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Deceptive or effective? Polygraph testing in the workplace

April 2014

Spiralling criminal activity in the workplace has seen the use of polygraph testing increase dramatically. Currently, despite there being no legislation regulating the use of the test by employers, it is often used as a pre-employment or pre-screening method.

"Polygraph" is a term used to describe a device that simultaneously measures and records physiological activities or electro-physiological activity. This data includes an individual's blood pressure, heart rate, respiration rate and skin conductance (perspiration). The device is essentially utilised to record a person's body reaction to the fear of being caught lying. 

The theory behind polygraph testing is based on the assumption that physiological activity in the human body increases when a person is lying and the polygraph is used to detect that deception.  Polygraph testing in the workplace is said to be highly contentious and controversial, as the admissibility and reliability of its results remain unclear.  However, polygraphists have been accepted as expert witnesses whose evidence needs to be tested for reliability.  Polygraphists are usually called to testify on how the test was administered, his/her qualifications, the type of test used and the questions asked. 

In NUMSA obo Mkhonza & Others v Assmang Chrome Machadodorp Works  the employer, Assmang Chrome, subjected all the stores' personnel to a polygraph test.  The applicant's employees had failed the test and were subsequently dismissed.  The arbitrator in this matter held that polygraph tests are inadmissible as evidence only if the examiner is not qualified or did not testify, or if the employees refused to be tested.  In the circumstances that the examiner testifies and the employees agree to undergo the tests, there is no basis to reject the results of the polygraph test. 

Legality of Polygraph Testing

The Constitution protects the fundamental rights of individuals against unlawful search and seizure, self-incrimination and invasion of privacy.  It provides for a general right to privacy, ”Everyone has the right to privacy”, and protects against specific infringements of privacy, such as search and seizures, and this infringement is triggered only when the right to privacy is invaded.  The scope of the right to privacy has to be demarcated with respect to the rights of others and the interests of the community.  It has been argued in some jurisdictions, therefore, that the right to privacy yields when the employer can demonstrate a sufficient interest.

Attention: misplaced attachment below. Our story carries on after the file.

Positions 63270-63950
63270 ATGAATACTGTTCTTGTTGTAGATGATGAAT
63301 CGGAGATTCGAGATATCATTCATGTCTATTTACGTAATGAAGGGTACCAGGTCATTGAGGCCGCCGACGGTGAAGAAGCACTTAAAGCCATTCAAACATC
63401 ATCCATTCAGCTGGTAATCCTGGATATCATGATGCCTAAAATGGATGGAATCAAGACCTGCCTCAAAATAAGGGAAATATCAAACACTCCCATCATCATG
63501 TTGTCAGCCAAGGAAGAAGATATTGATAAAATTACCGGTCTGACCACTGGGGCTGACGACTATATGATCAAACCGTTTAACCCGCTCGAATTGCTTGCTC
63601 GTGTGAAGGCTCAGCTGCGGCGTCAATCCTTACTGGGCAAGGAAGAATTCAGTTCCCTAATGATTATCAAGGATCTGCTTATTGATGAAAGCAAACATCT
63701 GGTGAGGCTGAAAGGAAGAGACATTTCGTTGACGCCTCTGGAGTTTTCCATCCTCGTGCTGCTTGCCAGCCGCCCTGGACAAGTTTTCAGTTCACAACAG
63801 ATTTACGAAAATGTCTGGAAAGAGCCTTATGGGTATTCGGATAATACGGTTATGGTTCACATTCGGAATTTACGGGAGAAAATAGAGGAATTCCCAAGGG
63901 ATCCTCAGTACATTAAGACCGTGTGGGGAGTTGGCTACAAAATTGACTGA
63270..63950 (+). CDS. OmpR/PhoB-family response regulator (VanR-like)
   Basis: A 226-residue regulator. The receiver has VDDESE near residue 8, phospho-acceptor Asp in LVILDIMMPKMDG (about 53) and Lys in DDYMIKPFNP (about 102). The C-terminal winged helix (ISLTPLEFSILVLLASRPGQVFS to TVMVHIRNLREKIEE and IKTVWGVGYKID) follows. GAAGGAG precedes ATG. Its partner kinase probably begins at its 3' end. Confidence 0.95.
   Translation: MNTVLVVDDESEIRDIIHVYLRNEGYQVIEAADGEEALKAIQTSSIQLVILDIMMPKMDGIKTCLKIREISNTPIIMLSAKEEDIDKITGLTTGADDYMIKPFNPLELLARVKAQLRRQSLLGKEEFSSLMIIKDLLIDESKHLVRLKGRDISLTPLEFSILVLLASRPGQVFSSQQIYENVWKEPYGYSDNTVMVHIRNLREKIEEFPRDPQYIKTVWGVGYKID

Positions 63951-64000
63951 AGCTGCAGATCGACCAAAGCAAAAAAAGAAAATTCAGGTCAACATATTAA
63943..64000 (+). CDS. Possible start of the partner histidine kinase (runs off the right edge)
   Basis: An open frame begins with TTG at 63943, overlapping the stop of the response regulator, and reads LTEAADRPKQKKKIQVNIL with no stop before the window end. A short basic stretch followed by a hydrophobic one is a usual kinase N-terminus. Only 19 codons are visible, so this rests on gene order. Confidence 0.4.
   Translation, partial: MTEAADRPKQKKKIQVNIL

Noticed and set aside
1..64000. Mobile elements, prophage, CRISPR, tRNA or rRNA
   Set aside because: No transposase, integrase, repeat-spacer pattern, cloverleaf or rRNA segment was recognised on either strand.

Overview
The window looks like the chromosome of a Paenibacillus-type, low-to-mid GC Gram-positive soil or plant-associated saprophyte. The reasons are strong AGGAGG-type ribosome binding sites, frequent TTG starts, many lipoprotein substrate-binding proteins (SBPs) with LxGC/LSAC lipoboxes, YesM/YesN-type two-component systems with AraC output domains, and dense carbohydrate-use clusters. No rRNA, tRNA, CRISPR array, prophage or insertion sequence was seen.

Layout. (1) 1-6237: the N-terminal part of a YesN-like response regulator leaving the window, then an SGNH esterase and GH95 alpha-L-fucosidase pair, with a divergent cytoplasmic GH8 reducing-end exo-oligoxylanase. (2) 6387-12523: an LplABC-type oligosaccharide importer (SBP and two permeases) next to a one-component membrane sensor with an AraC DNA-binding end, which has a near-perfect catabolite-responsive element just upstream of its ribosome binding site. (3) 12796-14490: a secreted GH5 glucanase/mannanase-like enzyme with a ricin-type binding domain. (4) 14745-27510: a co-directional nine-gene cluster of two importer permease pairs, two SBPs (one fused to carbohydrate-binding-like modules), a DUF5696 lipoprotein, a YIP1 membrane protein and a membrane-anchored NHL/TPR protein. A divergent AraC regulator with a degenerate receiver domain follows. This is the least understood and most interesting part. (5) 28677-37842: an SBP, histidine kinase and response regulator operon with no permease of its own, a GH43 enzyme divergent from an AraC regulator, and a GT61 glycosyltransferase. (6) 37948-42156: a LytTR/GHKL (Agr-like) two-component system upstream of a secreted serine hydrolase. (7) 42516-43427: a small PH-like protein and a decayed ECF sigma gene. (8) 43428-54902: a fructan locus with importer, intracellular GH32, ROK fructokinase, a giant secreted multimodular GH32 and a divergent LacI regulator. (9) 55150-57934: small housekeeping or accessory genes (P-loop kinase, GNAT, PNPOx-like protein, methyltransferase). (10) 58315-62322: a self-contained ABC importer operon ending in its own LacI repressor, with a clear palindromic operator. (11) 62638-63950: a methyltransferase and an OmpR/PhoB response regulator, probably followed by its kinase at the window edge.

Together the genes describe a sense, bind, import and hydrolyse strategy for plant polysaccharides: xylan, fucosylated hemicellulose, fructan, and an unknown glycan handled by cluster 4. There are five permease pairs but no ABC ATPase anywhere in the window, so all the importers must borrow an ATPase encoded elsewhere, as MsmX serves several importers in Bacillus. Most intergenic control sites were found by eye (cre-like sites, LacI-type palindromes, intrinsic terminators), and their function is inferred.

The employer may well argue that the need to protect property outweighs an employee's right to privacy in the context of a polygraph examination.  It has also been argued that by consenting to take a polygraph test, the employee voluntarily gives up his or her right to privacy.  Where undergoing the polygraph test is voluntary, there can be no invasion of privacy.  Consent must be in writing and the individual needs to be informed that the testing is voluntary.  Only questions discussed prior to the examination may be used and he/she has a right to have an interpreter present or, should he/she prefer, another person may also be present during the examination.  There may be no abuse, discrimination or threats.   

Employers are entitled to use polygraph testing to investigate specific incidents where:

  • employees have had access to the employer's property that is subject to an investigation;
  • the employer has suffered some sort of economic loss such as theft of company property;
  • there is suspicion that an employee was involved in such an incident;
  • the employer is trying to deal with dishonesty of employees who occupy positions of trust; and 
  • for purposes of investigating syndicate or fraudulent behaviour in the workplace. 

The results of a polygraph test cannot alone be used to interpret guilt of an employee.  It may be regarded as an aggravating factor to be considered in conjunction with other evidence of misconduct.  

In Mncube v Cash Paymaster Services (Pty) Ltd it was held that the applicant had consented to the polygraph test, and consequently concerns about privacy and free will do not arise in this case”.

Dismissal as a result of Polygraph Test results?

In SATAWU v Khulani Fidelity Security Services (Pty) Ltd it had been agreed between the employer and the trade union that employees would undergo regular polygraph tests and, if they refused to do so or failed them, it would not be unfair to terminate their employment based on operational requirements.  Davis JA accepted that the dismissal of the appellant employees on this basis was substantively and procedurally fair. The requirements of section 189 of the LRA had been complied with and the employees had failed to accept reasonable alternative offers of employment.